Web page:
Kia Ora: Part 3

Posted on 4 October 2011

Rugby world Cup fever …

… the diary of a South African vegan living in New Zealand

4 October 2011

Rugby fever is running high in New Zealand, so I thought I’ll write an extra post about the excitement. Although most of the attention is in Auckland – being the biggest city it also has the financial weight to have a number of large stadiums – the whole country is abuzz.

The crowds are sometimes surprisingly large. One reporter noted the block of South Africans when SA played against Namibia; a conservative estimate reckoned about 35,000 South Africans are living on the North Shore alone, which is less than 8 minutes’ drive away from the stadium where that match was held, North Harbour stadium.

Auckland Harbour, New Zealand - photo by Laurinda ErasmusEven the small towns pulled out all the plugs to welcome the rugby teams, international visitors and local supporters alike. Unfortunately no matches could be held in Christchurch, with the uncertainty of any more earthquake shocks. Accommodations, cafés and restaurants were stretched to their limits in the smaller towns, while parking could be a headache in Auckland if one ventures in for an evening at the theatre! Public transport (buses, trains and even the ferries) made it easy for spectators to get to the matches on time.

Flags

Most cars proudly exhibit the team(s) they support. Why I say teams, is that this is a country consisting of mostly immigrants, so families would attach their original home country flag to their car windows (little flags attached to the back windows) and sometimes their new adopted country as well. Large flags could be seen attached to houses’ or apartments’ balconies and a neighbour near us would hoist 2 flags on the same pole, representing the 2 countries that are playing a match that day.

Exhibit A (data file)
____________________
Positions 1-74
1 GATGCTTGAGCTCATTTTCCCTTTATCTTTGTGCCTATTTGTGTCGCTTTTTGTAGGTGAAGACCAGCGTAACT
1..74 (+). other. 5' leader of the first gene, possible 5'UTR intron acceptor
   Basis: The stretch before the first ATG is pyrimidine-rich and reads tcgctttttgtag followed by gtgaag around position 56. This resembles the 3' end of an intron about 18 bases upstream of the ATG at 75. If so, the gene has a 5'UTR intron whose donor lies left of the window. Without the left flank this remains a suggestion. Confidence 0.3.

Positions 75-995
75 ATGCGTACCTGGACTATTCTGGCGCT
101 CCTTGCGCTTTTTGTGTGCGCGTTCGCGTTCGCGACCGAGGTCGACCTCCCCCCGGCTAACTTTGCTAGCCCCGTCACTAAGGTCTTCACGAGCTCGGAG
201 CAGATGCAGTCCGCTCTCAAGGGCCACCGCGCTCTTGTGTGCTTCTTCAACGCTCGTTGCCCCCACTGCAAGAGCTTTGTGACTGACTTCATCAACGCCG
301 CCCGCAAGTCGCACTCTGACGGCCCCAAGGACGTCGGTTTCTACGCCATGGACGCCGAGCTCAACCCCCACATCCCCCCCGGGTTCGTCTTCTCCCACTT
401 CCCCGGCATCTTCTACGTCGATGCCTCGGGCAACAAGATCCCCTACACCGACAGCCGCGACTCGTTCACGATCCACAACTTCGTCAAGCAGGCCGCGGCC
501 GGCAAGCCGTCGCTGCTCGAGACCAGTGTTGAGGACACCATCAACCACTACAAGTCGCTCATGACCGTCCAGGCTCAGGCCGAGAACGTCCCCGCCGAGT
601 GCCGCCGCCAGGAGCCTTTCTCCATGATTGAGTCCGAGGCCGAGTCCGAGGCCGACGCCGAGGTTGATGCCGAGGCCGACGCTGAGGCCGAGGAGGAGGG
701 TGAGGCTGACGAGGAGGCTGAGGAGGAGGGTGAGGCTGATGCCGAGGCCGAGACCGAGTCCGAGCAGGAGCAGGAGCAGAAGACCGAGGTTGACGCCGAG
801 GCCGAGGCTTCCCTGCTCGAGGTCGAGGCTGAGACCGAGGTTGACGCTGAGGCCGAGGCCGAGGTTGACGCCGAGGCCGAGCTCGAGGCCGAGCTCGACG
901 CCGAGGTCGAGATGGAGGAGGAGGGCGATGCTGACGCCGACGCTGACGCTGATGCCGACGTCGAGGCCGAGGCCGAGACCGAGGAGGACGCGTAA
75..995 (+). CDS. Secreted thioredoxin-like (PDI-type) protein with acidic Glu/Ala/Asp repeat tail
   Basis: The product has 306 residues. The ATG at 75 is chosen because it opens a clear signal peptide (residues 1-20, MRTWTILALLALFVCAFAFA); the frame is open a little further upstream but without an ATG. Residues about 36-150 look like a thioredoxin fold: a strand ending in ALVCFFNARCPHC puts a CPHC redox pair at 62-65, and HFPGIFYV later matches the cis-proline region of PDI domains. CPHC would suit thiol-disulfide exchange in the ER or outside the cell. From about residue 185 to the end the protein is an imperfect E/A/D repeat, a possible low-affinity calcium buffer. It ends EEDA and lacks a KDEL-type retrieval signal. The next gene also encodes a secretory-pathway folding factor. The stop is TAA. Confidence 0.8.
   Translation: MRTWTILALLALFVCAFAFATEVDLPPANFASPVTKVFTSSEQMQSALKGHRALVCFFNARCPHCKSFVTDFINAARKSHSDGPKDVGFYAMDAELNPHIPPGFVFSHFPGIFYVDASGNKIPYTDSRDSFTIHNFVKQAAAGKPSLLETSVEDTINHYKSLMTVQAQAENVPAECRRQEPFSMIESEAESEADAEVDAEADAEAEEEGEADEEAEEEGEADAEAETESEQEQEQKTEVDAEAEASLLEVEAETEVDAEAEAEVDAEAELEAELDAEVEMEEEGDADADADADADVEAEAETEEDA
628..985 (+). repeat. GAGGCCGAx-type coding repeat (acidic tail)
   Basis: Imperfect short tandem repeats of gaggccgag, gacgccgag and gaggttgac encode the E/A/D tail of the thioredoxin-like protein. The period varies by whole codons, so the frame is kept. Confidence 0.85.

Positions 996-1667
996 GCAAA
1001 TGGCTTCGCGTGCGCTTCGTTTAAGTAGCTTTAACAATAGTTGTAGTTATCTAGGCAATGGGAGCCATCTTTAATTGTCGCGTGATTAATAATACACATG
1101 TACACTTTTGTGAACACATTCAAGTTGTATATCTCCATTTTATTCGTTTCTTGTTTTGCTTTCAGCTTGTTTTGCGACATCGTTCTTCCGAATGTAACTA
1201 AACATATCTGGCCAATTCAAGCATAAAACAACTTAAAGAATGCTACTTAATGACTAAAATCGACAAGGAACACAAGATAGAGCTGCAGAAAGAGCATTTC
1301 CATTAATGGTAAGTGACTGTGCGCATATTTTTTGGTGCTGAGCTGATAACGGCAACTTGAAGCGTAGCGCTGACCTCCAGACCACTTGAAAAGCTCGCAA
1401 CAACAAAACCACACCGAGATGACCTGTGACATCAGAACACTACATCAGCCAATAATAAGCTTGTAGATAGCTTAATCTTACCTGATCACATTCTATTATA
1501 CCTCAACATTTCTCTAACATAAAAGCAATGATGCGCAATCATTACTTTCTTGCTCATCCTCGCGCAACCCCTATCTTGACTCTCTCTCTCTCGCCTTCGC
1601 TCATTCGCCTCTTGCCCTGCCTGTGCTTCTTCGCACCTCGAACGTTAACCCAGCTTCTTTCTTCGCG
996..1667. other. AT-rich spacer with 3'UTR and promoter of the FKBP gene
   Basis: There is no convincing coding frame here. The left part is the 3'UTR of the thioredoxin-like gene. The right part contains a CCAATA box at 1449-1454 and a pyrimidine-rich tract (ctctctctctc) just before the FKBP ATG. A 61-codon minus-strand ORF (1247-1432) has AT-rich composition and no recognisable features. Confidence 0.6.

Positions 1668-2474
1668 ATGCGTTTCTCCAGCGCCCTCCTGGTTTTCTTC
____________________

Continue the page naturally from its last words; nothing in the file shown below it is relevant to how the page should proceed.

Something that was very successful was the Fan Walk. Thousands of people would dress up in the colours of their country (even with hair sprays, painted faces and body suits) and do the nearly 4 km guided walk through the city. Interesting buildings, historical sites and events would be pointed out. The large number of attending walkers behaved well, and were in very high spirits as the crowd formed groups walking, singing and dancing along.

Meals along Fan Walk

One can do the fan walk in stretches, resting and reposing along the way either on park benches enjoying a take-away snack or having a quick bite at a café. There are a number of very good vegan cafés and take-aways available. Near the waterfront for instance, are a number of ethnic eateries where one can sit down and enjoy the views over the water and the yachts: many of these places offer small meals (ideally to share around the table), so one doesn’t feel too heavy and full for the walk ahead (which has some steep parts).

Near the city centre are some neat take-away salad bars with a range of mixed salads, grilled vegetable salads and also juice bars. Just a few blocks from Mount Eden Stadium is a chocolatier that even has 3 choices of filled vegan chocolates on offer. He proudly states that he also doesn’t add extra sugar with the original couveture. The fan walk raises the spirits, is a great place to make friends and you don’t even have to bring a torchlight: the clocks changed to summertime so it’s light until well after the rugby matches start!

Next posting: Organic supermarkets and special superfoods.
Benessere: well being, a book by Laurinda Erasmus

Article by Laurinda Erasmus, author of BENESSERE well-beingOpens in a new window: vegan & sugar-free eating for a healthy life-style. Quinoa Publishing.
 


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